Classical Ballet Tutu

Happy (late) Halloween, ya’ll! My house has been abuzz these past couple of weeks, not only because I decided to wait until the bewitching hour to start my Halloween costume (doesn’t that seem to happen each year?) but also because I’m MOVING TO AUSTIN! You heard that right, folks, I’m becoming a Texan.

I love to treat myself to an elaborate Halloween costume when I can and this year I decided to go big: a classical ballet tutu. That is, a creepy ballerina doll costume.

Cali Fabrics has the perfect materials for the tutu skirt:

Petticoat net, of which I used 10 yards, Power net, which I doubled, and used about a yard, and a beautiful Bridal lace, of which I used 2 yards.

I also used tulle, bengaline (for the bodice), muslin (for backing), plastic boning, 3/8″ elastic, ballet elastic, grosgrain ribbon, and hook and eye tape.

Pattern Making

To make the basque pattern, I take my hip measurement where the panty and basque connect and make strips of paper that length. I then make slashes along my body’s curves and overlap the resulting strips until the top edges matches my waist measurement. 

I use a size XXL underwear pattern (normally I wear a medium) because the panty will only be a tiny bit stretchy after all of the layers are sewn on.

The bodice pattern is based on last year’s Maleficent costume because I already knew it fit well and it has a similar deep v neck line.

Tutu Bodice

I use bengaline for the bodice because it is a very sturdy fabric, yet also elegant. Tutu bodices are made to be altered to different dancers, so for that reason, I add extra seam allowance to the sides and back. I also cut out 2 layers of muslin for each piece as backing.
On the center front of the bodice, I mark the line I’ll sew on when attaching the lining.
I flat line each bengaline piece to each two muslin pieces on either side and then serge the sides. I also stitch a line down the center front to keep the muslin from shifting in the next step.

 

I attach the lining in-side-out to the front piece, clip the curved edges, and slit the front v.

 

In order to properly align the curvy side front piece to the straight center front piece, I start by pinning the bust point on my notch. I then pin the top, then the bottom aligning the edges where the seam line comes together.

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I attach bone casings to each seam in the bodice and then insert the plastic bone.

 

To finish the edges, I use bias tape of the same material and hand tack down the loose edge.

I hand finish the bias tape edges where they meet in the front and sew in a power mesh triangle over the bust.

I stitch hook and eye tape onto the center back.

On the eye side I make a pleat around the tape and hand stitch it closed to hide it.

Tutu Skirt

I start by cutting out the panty with my rotary cutter. I’m using a double layer of power mesh to add stability.

I draw on the lines where each ruffle will be sewn on. This tutu has eleven layers and is 13″ long.

I bind the edge with a strip of mesh that I’ll later insert elastic into.

For each layer of the tutu, there are either three, four, or five pieces of tulle. I started with three 3 1/4″ pieces and worked my way up to five 13 1/4″ pieces.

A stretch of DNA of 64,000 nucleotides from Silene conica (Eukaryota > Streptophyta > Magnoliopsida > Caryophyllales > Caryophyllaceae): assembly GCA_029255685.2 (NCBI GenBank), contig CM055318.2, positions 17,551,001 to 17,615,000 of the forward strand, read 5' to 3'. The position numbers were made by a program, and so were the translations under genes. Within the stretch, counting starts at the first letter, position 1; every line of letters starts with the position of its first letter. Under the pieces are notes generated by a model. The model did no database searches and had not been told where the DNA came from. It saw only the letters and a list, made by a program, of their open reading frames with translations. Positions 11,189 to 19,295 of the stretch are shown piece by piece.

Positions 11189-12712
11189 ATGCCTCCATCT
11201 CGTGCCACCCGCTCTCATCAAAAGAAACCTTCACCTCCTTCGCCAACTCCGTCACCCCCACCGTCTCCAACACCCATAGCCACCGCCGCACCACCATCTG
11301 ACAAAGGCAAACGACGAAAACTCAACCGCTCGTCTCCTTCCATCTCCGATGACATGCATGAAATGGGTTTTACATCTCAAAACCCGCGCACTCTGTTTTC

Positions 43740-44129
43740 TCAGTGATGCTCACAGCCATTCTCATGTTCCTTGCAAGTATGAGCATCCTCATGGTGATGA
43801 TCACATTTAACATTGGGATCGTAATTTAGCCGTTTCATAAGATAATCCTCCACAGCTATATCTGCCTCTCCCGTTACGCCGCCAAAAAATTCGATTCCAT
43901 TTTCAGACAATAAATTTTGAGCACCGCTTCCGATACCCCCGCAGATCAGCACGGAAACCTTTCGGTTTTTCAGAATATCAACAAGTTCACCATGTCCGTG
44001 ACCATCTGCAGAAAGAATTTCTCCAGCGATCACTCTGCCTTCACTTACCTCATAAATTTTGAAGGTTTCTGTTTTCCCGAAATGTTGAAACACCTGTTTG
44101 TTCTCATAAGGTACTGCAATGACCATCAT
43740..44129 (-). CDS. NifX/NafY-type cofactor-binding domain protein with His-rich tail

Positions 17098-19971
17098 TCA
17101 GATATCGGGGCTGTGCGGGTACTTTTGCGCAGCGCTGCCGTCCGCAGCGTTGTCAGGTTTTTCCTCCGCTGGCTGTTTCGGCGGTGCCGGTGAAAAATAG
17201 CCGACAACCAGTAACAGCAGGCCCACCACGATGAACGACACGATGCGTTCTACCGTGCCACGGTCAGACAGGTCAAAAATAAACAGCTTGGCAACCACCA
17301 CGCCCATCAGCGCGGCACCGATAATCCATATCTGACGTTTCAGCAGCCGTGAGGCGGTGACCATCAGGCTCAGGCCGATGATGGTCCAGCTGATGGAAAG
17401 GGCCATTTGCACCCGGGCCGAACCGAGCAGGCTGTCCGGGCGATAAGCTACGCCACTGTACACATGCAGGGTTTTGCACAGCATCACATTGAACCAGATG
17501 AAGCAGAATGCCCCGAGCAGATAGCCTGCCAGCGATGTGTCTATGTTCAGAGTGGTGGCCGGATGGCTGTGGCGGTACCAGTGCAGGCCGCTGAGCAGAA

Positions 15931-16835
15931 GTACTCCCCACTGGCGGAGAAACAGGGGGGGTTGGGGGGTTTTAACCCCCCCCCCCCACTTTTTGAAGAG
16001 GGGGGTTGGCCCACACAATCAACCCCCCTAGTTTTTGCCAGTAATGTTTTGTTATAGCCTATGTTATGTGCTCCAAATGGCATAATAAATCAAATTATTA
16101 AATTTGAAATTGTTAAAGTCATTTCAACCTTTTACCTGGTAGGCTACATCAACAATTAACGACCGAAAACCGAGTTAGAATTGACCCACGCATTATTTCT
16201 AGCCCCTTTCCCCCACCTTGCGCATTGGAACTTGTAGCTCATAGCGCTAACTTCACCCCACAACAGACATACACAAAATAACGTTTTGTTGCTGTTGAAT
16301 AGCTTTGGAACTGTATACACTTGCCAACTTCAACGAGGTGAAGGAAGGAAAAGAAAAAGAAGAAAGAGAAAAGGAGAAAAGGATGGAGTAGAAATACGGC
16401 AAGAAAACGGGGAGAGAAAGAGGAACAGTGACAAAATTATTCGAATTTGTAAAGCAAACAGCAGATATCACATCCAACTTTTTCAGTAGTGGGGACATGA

On the seventh layer, I add a strip of net that will serve as a channel for the hoop.

For a tutu, a ruffling foot is a must. It makes fast work of ruffling each layer. I simply overlap the next layer over the previous layer by about 2″ rather than seaming them together.

After gathering each layer, I steam them flatter by pinning one side down and holding the other end with my fingers.

Next it’s time to sew each layer onto the tutu! Around the legs I sew gathered tulle because it is much softer than the net. To stitch each layer of net of, I work with the seam allowance pointing down so each piece wants to spring upwards. The ruffles aren’t gathered to a particular size, so they are just eased in as I sew. After completing each layer, I safety pin it down with those before it to keep it out of the way while sewing the next layer. Only the top layer has it’s seam allowance pointing upwards.

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Before the tutu becomes a circle, I attach the basque (which is a waistband of sorts, constructed in the same manner as the bodice.) The basque is a little bit larger than the panty because the panty will stretch a bit when worn.

Next I add hook and eye tape and sew the back together. Then I insert elastic into the binding on the leg holes making the elastic about 1″ shorter than the channel and stitch the crotch closed.

This is what the skirt looks like before it has a hoop in it.

I insert the hoop into the channel and evening space out the ruffles. The ends of the hoop overlap and secure them together with medical tape.

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The final step is to tack each layer to the one beneath it by hand with a loose stitch. This keeps each layer secured together, but keeps the fullness of the skirt.

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I was very pleased with the end result.

I went as a broken doll and it was a huge crowd pleaser.

 

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